Menlo Security, a provider of endpoint-free cloud solutions that protect organizations from cyberthreats, today announced that it has raised $75 million in series D funding led by unnamed clients advised by JP Morgan Chase. Existing investors General Catalyst, Sutter Hill Ventures, Osage University Partners, American Express Ventures, HSBC, JP Morgan Asset Manager, and Engineering Capital also participated in the round, which follows on the heels of a $40 million series C in December and brings Menlo Security’s total raised to over $160 million.
CEO Amir Ben-Efraim said the fresh funds will be used to expand the company’s global sales team.
“Zero-trust internet changes the paradigm by never allowing attackers to reach their targets, while providing users the ability to access the internet as they always have,” said Ben-Efraim, a Juniper Networks veteran who cofounded Menlo Security in 2013 with fellow colleague Poornima DeBolle and University of California, Berkeley computer science graduate student Gautam Altekar. “Companies using internet isolation are completely protected against email and web attacks, which account for nearly all successful breaches in an enterprise.”
Enterprise-scale antimalware tools aren’t exactly novel, but what Menlo Security brings to the table is an air-gapped approach that cuts off networks from the public web without impeding internet usage. Email attachments and web requests are proxied through the cloud-hosted Menlo Security Isolation Platform (MSIP) rather than sent from local devices, and active content like ads, background trackers, and beacons are executed in a sandboxed remote environment. The company claims that this effectively shields machines from the sorts of sophisticated spyware, ransomware, and phishing attacks that bypass on-premises defenses.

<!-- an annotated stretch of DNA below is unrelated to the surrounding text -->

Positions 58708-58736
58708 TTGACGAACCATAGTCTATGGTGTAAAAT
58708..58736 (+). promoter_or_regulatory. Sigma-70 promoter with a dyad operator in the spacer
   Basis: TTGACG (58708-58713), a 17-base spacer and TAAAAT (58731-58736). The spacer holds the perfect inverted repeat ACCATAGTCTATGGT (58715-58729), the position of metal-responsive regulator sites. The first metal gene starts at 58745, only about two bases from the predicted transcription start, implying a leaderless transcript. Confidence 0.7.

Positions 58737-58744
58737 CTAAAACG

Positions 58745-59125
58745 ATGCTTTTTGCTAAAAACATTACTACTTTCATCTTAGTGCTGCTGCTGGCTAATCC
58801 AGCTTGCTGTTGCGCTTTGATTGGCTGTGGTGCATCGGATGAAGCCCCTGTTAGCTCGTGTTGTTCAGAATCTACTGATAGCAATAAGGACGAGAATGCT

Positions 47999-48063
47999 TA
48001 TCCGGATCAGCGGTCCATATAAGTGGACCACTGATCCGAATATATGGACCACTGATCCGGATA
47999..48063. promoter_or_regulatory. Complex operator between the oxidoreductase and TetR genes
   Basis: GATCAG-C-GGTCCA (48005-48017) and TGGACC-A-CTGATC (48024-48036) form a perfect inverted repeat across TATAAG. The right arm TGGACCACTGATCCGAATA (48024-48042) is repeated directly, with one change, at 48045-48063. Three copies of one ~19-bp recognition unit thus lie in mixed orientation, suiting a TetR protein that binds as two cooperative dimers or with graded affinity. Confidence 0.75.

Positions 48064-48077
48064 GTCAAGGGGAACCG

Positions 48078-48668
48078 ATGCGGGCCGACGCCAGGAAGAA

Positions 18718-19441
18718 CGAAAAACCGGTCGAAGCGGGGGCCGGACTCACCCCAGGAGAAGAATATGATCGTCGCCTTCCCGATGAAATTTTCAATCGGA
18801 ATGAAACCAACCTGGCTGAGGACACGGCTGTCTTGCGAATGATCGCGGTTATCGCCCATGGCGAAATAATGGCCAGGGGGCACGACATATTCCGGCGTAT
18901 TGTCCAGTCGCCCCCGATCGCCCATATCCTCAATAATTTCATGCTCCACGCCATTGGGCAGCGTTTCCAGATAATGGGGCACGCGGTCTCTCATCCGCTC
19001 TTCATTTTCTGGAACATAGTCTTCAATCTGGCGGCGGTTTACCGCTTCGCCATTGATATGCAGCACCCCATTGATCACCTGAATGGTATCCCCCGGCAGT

Ben-Efraim rattles off sobering numbers from a recent Verizon study: In 2018, there were 41,686 reported security incidents and 2,013 confirmed breaches, and C-suite executives were 12 times more likely to be the victim of an email attack. “The legacy approach of identifying threats to block them or detecting threats after a breach occurs is failing,” he said.
Menlo Security claims that the bulk of customers see at least a 95% decline in credential loss and similar reductions in corporate data leakage. As for end users, they’re afforded an experience that’s “nearly indistinguishable” from a local browser, with native browser menus, extensions, copy and paste functionality, and find and print tools.
“Menlo Security’s innovative security solution protects against threats and attacks that bypass many advanced security products used by companies today,” said JP Morgan Asset Management portfolio manager and managing director Jonathan Ross, who intends to join Menlo Security’s board of directors. “Menlo Security’s solution works by mirroring content from a remote browser in the cloud to the desktop, delivering a better user experience compared to traditional internet security products.”
Menlo Security’s customers include “hundreds” of companies (including Macy’s and Fujitsu) with “millions” of users, for which it’s currently blocking about 500 million websites daily. The world’s 10 largest banks, four of the five largest credit card issuers, and major energy and transportation companies are among its other clients, along with the Defense Information Systems Agency, the U.S. Department of Defense’s IT combat support agency.
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